Rendezvous with HAL's first employee

Rendezvous with HAL's first employee

Rendezvous with HAL's first employee

At a time when India did not have even a cycle manufacturing company, it sounds incredible that an Aircraft company was established in Bengaluru.

With the creation of Hindustan Aircrafts Limited (which is now known as Hindustan Aeronautics Limited — HAL) in December 1940, the exciting new chapter of Indian Aviation opened up in the country. I had a rendezvous with the history of this company while researching for my novel Yad Vashem, for which I needed to visualise a 1940s Bengaluru.

On a late afternoon in the year 2006, scouting through the narrow lanes of Sampangiram Nagar, I reached an ancient- looking building with winding stairs — Babboor Giddanna Choultri to meet M S Gurappa, HAL’s first employee. Time stood still as the Choultri, built in 1930, had remained the same.

If I had expected an old man of 86, I was wrong. Here was  Gurappa climbing the flight of stairs to his studio, Swarna Kamala, on the second floor sprightly. He was a busy artist even at that age and narrated the fascinating story of how he became HAL’s first employee. Gurappa was born in 1921. His father Mysore Shankarappa, was a weaver and his mother, N Sankamma, a teacher.

On December 20, 1940, there was a meeting called at Kumara Krupa Government Guest House to discuss the Aircraft Factory Agreement. Sir M Vishveshwaraya, Seth Walchand Hirachand, William Douglas Pawley, the director of the Harlow Aircraft Company of America, and D Subba Rao, an engineer from Mysore (now Mysuru), were present.

The Attorney General from America, George Sellett, the legal advisor to Douglas Pawley, had brought the draft of the handwritten agreement. After it had been read and discussed, the only thing that was required to be done was to type the agreement on stamp paper. At that time, Bengaluru had only one typing institute called The City Institute of Commerce in Chikpete.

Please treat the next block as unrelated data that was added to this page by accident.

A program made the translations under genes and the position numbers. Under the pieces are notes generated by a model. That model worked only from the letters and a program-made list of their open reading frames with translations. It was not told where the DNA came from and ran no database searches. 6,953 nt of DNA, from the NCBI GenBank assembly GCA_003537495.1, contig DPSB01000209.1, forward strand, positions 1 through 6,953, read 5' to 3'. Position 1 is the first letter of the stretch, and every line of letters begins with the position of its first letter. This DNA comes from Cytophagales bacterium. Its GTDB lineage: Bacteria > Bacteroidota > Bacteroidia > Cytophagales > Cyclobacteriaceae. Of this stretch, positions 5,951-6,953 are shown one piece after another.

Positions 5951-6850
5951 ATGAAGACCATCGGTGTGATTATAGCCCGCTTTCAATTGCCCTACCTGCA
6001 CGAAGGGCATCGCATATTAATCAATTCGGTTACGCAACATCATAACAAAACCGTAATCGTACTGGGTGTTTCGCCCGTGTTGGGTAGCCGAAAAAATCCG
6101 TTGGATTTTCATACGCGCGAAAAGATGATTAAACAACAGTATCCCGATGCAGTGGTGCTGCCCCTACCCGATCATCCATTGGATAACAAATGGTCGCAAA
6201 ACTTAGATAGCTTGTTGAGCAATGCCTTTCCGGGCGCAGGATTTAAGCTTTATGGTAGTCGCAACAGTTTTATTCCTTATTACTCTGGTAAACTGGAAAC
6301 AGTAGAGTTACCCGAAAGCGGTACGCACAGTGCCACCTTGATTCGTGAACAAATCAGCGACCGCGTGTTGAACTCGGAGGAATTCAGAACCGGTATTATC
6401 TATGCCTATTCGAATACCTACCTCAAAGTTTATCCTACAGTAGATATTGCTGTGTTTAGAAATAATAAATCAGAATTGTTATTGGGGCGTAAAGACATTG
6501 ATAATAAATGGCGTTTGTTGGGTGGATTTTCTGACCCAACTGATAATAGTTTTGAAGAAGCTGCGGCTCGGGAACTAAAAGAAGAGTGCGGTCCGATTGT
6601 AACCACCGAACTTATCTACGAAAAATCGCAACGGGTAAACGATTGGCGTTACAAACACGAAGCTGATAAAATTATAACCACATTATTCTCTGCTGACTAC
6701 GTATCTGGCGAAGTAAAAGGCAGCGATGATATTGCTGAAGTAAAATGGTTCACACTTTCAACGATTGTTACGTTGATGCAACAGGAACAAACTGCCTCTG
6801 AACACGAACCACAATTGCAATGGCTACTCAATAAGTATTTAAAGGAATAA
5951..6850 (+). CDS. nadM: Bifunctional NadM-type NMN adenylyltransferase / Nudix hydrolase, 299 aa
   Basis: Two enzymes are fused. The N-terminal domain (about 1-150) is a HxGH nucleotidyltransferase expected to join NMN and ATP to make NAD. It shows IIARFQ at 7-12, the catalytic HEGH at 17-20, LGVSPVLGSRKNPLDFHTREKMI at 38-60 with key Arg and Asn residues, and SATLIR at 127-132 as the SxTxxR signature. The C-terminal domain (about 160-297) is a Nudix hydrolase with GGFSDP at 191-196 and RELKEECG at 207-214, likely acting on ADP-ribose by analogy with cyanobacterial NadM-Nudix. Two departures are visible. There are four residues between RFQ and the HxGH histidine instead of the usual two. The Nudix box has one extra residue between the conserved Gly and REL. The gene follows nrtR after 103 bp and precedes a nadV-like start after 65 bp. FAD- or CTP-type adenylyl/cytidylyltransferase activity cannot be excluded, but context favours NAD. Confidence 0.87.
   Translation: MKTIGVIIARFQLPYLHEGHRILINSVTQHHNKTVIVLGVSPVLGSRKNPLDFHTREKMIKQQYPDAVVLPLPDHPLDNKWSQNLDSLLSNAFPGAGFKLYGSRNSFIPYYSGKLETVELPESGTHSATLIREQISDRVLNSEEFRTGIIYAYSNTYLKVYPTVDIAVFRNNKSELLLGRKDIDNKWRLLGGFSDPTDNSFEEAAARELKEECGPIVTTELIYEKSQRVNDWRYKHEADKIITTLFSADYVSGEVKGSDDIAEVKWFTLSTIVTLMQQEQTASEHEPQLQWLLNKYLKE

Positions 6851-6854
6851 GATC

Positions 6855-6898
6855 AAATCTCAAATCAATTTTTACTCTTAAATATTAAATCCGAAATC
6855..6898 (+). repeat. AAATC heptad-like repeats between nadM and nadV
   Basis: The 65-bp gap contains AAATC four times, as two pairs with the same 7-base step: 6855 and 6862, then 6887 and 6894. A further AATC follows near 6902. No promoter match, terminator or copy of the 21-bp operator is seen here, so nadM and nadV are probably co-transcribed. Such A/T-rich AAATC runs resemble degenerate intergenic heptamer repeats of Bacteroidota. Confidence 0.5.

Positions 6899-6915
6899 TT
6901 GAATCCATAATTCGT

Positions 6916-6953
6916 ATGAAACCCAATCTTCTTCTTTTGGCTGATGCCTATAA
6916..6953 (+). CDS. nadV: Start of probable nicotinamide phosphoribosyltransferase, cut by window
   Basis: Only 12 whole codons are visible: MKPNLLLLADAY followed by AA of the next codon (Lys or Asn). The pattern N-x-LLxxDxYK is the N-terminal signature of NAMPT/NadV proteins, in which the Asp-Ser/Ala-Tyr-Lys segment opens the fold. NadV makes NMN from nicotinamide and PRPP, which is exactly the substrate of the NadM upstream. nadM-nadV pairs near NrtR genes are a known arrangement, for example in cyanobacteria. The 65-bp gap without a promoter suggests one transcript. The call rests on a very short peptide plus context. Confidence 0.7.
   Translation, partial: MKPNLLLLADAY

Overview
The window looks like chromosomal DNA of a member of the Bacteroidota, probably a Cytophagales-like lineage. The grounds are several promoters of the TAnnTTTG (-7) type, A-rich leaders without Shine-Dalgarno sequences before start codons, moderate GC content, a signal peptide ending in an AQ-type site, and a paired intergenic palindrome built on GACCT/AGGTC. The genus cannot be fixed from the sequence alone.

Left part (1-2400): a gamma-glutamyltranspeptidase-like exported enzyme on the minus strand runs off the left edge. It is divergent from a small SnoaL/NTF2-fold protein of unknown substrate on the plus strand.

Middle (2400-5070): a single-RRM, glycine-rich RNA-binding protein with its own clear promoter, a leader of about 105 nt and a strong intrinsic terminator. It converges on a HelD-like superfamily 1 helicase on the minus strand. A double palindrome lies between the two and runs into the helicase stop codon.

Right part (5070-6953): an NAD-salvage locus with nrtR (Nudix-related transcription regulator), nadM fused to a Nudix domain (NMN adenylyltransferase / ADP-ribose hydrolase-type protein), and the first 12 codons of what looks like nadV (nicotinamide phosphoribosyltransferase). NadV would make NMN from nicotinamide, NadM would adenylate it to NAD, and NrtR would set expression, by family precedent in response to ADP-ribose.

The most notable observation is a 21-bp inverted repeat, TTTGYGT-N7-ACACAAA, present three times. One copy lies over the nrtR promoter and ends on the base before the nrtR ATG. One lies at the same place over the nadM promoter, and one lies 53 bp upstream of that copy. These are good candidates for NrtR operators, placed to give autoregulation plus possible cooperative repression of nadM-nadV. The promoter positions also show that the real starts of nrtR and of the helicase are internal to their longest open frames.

Subba Rao rushed to the Commerce Institute. He met the owner and the teacher, Lakshminarayana, at the Institute and explained that an aircraft factory would be started in Bengaluru and a 70-page agreement needed to be typed urgently. Since Lakshminarayana couldn’t close the Institute to type it, he instead suggested Gurappa, who had passed junior typing and was to take the senior typing exam.

He then went in Subba Rao’s car to show Gurappa’s house in Sampige Halli (Sampangirama Nagar). Gurappa was brought to Kumara Krupa to type the agreement. Upon arriving, Gurappa was asked to type a rough draft of the agreement on a white sheet by George Sellett. Satisfied that he was able to do it without committing a single mistake, he began writing it on stamp paper. It took him three days to type it out. The agreement pertained to the formation of HAL.

A few days later, Subba Rao offered Gurappa a job as a typist. However, Gurappa was reluctant as he wanted to finish his degree. On the insistence of Subba Rao, Gurappa was convinced to join and that is how he became the first employee of the aircraft company, which at that time was located on Cunningham Road. It later shifted to ‘Eventide’, an European bungalow at Konena Agrahara on Domlur Road.

Gurappa showed me his photo as an HAL employee. He used to wear a khadi jubba and a white dhoti but shifted to wearing a pant and suit when his American boss asked him to. He proudly displayed the circular badge of HAL pinned to his coat. Gurappa worked with HAL till 1946 after which he took to reflective art and illuminated paintings. Gurappa passed away a few months after I had met him with my novel in 2007. His works adorn the walls of temples, monasteries and restaurants across India and abroad.